Upcoming Conference on “Populist Plutocrats: Lessons from Around the World” (Sept. 23, Harvard Law School)

On Saturday, September 23rd, Harvard Law School, in collaboration with the University of Chicago’s Stigler Center, will host a one-day conference entitled “Populist Plutocrats: Lessons from Around the World.” The conference will focus on an important and dangerous phenomenon: political leaders who successfully exploit anti-elite sentiment in order to achieve power, but who, once in office, seem primarily interested in enriching themselves, along with a relatively small circle of family members and cronies. Many Americans might find that this description accurately captures President Trump, who campaigned as a populist, but who is governing as more as a “crony capitalist” plutocrat—or, some would allege, as a quasi-kleptocrat.

Americans seeking to understand the challenges our country is now facing might do well to look abroad. After all, while Trump’s leveraging of the power of the presidency for personal enrichment—enabled by anti-elite sentiment among his supporters—may well be unprecedented in modern U.S. history, it is not, alas, unprecedented in the modern world. Indeed, while every country’s experience is different, and we must always be careful not to overstate the parallels, many other democracies have had leaders who could be described as populist plutocrats, or even populist kleptocrats, in something like the Trump mold. While such resemblances have occasionally been noted (see, for example, here, here, here, and here), but there has not yet been much of a sustained attempt to understand populist plutocracy/kleptocracy and closely related phenomena in comparative perspective. The September 23 conference will seek to initiate more sustained exploration of these issues, and will also provide an opportunity for experts from other parts of the world–who have more experience with political leaders who combine populist rhetoric with self-interested profiteering and cronyism–to offer a distinct perspective on the challenges the United States is currently facing.

The conference will feature the following panels: Continue reading

Sins of the Father: Keiko Fujimori’s Presidential Candidacy in Peru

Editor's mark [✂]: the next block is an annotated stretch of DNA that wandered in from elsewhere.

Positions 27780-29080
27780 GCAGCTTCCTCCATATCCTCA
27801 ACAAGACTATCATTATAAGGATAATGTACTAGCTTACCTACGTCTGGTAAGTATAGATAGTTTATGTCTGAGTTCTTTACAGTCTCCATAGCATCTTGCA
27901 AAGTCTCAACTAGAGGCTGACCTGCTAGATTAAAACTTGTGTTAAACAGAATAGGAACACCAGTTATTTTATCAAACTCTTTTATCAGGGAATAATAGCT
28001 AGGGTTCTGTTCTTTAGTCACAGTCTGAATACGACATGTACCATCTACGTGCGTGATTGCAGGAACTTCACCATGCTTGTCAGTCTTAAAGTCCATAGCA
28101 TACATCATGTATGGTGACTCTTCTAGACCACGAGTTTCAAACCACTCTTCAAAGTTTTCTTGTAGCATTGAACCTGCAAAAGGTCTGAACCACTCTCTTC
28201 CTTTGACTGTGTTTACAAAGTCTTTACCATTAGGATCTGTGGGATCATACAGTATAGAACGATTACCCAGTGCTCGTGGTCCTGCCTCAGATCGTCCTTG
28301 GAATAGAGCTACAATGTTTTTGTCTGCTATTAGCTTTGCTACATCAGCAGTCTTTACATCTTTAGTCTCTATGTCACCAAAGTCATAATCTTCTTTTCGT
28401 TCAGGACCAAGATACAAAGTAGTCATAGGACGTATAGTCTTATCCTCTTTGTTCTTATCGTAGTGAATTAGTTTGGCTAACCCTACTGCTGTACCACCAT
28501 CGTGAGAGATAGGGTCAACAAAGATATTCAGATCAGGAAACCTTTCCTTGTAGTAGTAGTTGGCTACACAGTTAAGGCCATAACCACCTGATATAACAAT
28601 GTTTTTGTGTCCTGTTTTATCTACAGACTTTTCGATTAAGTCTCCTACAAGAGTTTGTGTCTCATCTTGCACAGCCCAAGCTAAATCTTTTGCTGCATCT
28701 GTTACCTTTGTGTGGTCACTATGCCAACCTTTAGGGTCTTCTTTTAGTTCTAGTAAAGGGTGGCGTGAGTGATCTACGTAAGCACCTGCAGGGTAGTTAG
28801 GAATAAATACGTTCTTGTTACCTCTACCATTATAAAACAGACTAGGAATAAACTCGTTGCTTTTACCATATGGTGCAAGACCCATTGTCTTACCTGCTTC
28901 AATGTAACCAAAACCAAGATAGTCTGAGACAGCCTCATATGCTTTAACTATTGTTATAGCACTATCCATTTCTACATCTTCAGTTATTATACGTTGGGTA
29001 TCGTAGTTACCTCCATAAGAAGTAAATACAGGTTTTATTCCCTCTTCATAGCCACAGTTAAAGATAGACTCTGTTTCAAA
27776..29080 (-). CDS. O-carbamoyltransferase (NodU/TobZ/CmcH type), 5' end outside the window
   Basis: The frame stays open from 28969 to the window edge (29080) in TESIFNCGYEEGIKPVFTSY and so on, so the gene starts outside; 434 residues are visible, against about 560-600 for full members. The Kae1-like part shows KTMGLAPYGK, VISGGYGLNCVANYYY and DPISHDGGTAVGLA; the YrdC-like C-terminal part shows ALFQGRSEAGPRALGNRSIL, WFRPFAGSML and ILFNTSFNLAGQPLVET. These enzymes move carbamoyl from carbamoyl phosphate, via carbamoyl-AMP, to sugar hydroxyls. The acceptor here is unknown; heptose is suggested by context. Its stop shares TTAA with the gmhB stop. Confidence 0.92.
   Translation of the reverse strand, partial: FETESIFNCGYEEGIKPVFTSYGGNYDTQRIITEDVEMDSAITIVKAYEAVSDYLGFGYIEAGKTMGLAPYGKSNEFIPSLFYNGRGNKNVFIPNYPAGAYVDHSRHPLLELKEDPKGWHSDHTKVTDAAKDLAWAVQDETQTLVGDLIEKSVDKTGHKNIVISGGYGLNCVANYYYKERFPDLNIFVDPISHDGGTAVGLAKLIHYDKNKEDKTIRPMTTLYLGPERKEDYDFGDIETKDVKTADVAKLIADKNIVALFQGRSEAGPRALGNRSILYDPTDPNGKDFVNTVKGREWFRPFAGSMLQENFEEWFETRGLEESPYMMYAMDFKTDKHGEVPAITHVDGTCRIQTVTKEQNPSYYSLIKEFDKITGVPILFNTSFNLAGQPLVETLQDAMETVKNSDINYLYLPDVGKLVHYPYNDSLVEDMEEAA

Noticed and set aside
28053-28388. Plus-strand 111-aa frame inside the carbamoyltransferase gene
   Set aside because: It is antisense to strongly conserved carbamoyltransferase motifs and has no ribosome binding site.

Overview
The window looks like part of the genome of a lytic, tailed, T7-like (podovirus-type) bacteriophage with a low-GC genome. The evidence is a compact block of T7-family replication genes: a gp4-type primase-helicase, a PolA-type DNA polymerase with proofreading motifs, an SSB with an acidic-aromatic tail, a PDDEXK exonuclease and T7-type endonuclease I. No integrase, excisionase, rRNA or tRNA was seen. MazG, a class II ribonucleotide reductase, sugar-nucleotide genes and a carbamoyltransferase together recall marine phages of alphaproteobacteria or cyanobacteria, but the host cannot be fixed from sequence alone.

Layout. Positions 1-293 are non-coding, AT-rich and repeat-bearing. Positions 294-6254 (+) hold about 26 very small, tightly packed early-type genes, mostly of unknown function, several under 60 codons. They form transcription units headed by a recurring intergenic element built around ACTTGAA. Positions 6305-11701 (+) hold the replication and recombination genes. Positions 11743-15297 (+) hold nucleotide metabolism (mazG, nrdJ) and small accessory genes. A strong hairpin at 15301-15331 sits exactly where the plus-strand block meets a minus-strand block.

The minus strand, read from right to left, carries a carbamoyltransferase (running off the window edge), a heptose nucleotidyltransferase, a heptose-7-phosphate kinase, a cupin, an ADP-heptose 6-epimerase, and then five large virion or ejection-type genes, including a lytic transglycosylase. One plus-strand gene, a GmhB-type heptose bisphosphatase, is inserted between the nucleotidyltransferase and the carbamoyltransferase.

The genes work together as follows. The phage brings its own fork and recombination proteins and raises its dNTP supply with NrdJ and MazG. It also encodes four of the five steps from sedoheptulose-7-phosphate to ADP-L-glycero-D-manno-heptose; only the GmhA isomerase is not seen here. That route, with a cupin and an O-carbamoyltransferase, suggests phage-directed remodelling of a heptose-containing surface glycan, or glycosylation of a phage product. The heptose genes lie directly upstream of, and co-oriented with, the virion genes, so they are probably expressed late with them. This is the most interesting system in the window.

Dynastic politics are still strong across the globe. Hillary Clinton seems poised to follow in her husband’s footsteps and become President of the United States. Another Trudeau was elected Prime Minister of Canada last October. Chinese President Xi Jinping is a so-called “princeling.” And, as has been well documented on this blog, dynasties rule the political scene in the Philippines.

The front runner in Peru’s presidential election also has a familiar last name: Fujimori. Congresswoman Keiko Fujimori is the daughter of former president Alberto Fujimori, who held office from 1990 to 2000. Ex-President Fujimori’s regime did some good in Peru; for example, his liberal economic reforms helped to launch a period of economic growth. But his regime was also brutal and plagued by corruption. President Fujimori is in prison today, serving a 25 year sentence for human rights violations. He’s also been convicted of a number of corruption-related offenses, including using his spy chief to bribe journalists, business people, judges, and opposition politicians.

Despite this legacy of corruption, and the fact that Peruvians view corruption as one of the most serious problems facing the country, Congresswoman Fujimori sits atop the polls of the 2016 election. Is this a problem? How much should Peruvian voters consider Alberto Fujimori’s corruption and human rights abuses when they vote next month? And to what extent should the Fujimori family legacy affect their assessment of Congresswoman Fujimori’s approach to corruption?

Continue reading